A year to the day after the Westminster attack, memorials have taken place to remember the victims and survivors of the four terrorist attacks across London in 2017.
Fourteen people were killed and more than 100 others injured in attacks in Westminster, London Bridge and Borough Market, outside Finsbury Park mosque and at Parsons Green tube station.
Theresa May laid a wreath of flowers on Parliament Square, with a handwritten note which read: "In memory of those who were lost, and in defiance of those who would seek to silence democracy".
In the chambers of the House of Commons, MPs from all parties observed a minute's silence "in respectful memory" of those who died.
Marking the memory of those who passed away, Culture Secretary Matt Hancock thanked "the emergency services who keep us safe…and put others' safety ahead of their own".
He went on, "We remember those who have lost their lives defending democracy. They will not be forgotten."
Speaking at City Hall, London Mayor Sadiq Khan said: "Londoners will never forget the horrific terror attacks on our city in 2017. We will never forget the bravery of our emergency services and first responders who ran towards danger while urging the rest of us to run to safety.
He went on, "And we will never forget the courage of PC Keith Palmer, who paid the ultimate sacrifice whilst protecting Parliament."
Five people were killed and more than 50 injured when Kent-born Khalid Masood drove a car into pedestrians on the south side of Westminster Bridge, before fatally stabbing PC Palmer in New Palace Yard.
MP and trained medic Tobias Ellwood treated the police officer at the scene, but his life couldn't be saved.
The four people killed on the bridge were American tourist Kurt Cochran, Romanian tourist Andreea Cristea, 31, and Britons Aysha Frade, 44, and 75-year-old Leslie Rhodes.
Masood, 52, was shot dead by armed police at the scene.
One year on, fellow officer PC Shaun Cartwright, who was arriving at work to take over guard from PC Palmer, has paid tribute to his friend.
Describing the moment he was told of the attack, PC Cartwright told Sky News: "I didn't know who it was. I asked a few people, but I don't know if they didn't want to tell me or they didn't know. Finally someone told me, it's your friend Keith.
"I knew by then that he'd gone. I lost a really good friend. Considering the jobs that we'd done before on the Territorial Support Group (TSG) – drugs raids and rapid entries – you can almost imagine it happening there but not at the Houses of Parliament.
"Wherever he was he enjoyed work. He always came in with a smile on his face and just wanted to get on and do his best. I'd have liked to have my friend beside me rather than attending his funeral. It's not the way it should be. He was proud to be a policeman."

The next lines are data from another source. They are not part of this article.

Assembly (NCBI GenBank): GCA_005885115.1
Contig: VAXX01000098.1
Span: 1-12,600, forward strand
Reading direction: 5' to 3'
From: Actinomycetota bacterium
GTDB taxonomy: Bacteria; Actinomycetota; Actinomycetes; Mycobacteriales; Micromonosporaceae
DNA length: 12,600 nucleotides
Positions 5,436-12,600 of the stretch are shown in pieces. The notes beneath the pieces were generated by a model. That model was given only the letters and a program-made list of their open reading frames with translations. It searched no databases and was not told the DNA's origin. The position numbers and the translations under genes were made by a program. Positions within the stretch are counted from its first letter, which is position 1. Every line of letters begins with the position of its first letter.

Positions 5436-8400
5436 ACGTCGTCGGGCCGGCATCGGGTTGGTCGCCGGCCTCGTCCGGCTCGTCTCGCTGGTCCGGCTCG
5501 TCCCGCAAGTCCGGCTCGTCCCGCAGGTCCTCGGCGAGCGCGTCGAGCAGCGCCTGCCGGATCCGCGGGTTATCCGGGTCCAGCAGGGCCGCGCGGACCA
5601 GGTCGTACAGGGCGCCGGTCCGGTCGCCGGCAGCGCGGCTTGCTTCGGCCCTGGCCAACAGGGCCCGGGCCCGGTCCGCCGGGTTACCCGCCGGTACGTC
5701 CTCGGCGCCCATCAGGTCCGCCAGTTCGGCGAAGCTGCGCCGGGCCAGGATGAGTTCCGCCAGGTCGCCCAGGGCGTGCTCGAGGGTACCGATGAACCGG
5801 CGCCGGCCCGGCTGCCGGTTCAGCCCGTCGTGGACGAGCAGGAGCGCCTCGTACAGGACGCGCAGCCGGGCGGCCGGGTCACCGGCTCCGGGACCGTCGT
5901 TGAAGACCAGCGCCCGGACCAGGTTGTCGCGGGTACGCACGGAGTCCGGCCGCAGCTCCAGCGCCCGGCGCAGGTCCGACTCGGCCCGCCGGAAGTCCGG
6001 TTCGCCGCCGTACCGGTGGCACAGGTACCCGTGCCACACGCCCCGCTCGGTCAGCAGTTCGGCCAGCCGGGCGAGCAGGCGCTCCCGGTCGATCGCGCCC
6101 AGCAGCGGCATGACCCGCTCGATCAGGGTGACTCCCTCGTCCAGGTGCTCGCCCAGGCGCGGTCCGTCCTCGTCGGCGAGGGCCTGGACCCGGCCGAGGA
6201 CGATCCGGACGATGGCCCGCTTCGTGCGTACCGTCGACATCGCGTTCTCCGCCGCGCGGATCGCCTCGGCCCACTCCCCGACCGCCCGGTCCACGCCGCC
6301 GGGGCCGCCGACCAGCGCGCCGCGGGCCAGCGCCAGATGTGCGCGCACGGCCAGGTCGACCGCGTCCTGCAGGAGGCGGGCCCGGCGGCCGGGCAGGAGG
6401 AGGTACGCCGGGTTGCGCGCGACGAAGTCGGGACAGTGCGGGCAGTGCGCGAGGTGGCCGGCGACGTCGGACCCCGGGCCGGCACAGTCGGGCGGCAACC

A service of commemoration also took place in Westminster Hall, attended by attended by politicians, senior police officers and people involved in the incident.
Led by the Reverend Jonathan Osborne, the senior chaplain to the Metropolitan Police Service, a blessing was also given by the Archbishop of Canterbury, Justin Welby.
Archbishop Welby told the gathering: "A year ago, darkness struck across Westminster Bridge and in this palace. It spread across the bridge like a snake, driving to left and right, killing and harming."
Reverend Rose Hudson-Wilkin, the Speaker's chaplain, told the service: "A year ago today on this estate and on Westminster Bridge we were visited by what I regard as evil."
Rev Hudson-Wilkin praised PC Palmer, saying he "ran towards the danger in order that we might be safe".
One year on, I will be remembering those affected by the Westminster attack. The professionalism of the emergency services and the bravery of PC Keith Palmer on that day will never be forgotten and my thoughts continue to be with the victims and their families #LondonUnited
— Amber Rudd MP (@AmberRuddHR) March 22, 2018
Ahead of the service, the Home Secretary Amber Rudd tweeted: "One year on, I will be remembering those affected by the Westminster attack. The professionalism of the emergency services and the bravery of PC Keith Palmer on that day will never be forgotten and my thoughts continue to be with the victims and their families #LondonUnited".
More from Finsbury Park attack
Later, #LondonUnited will be projected onto the four locations where the attacks took place.
A digital book of condolence will be open to the public until 19 June, when it will become part of a 3D installation in City Hall.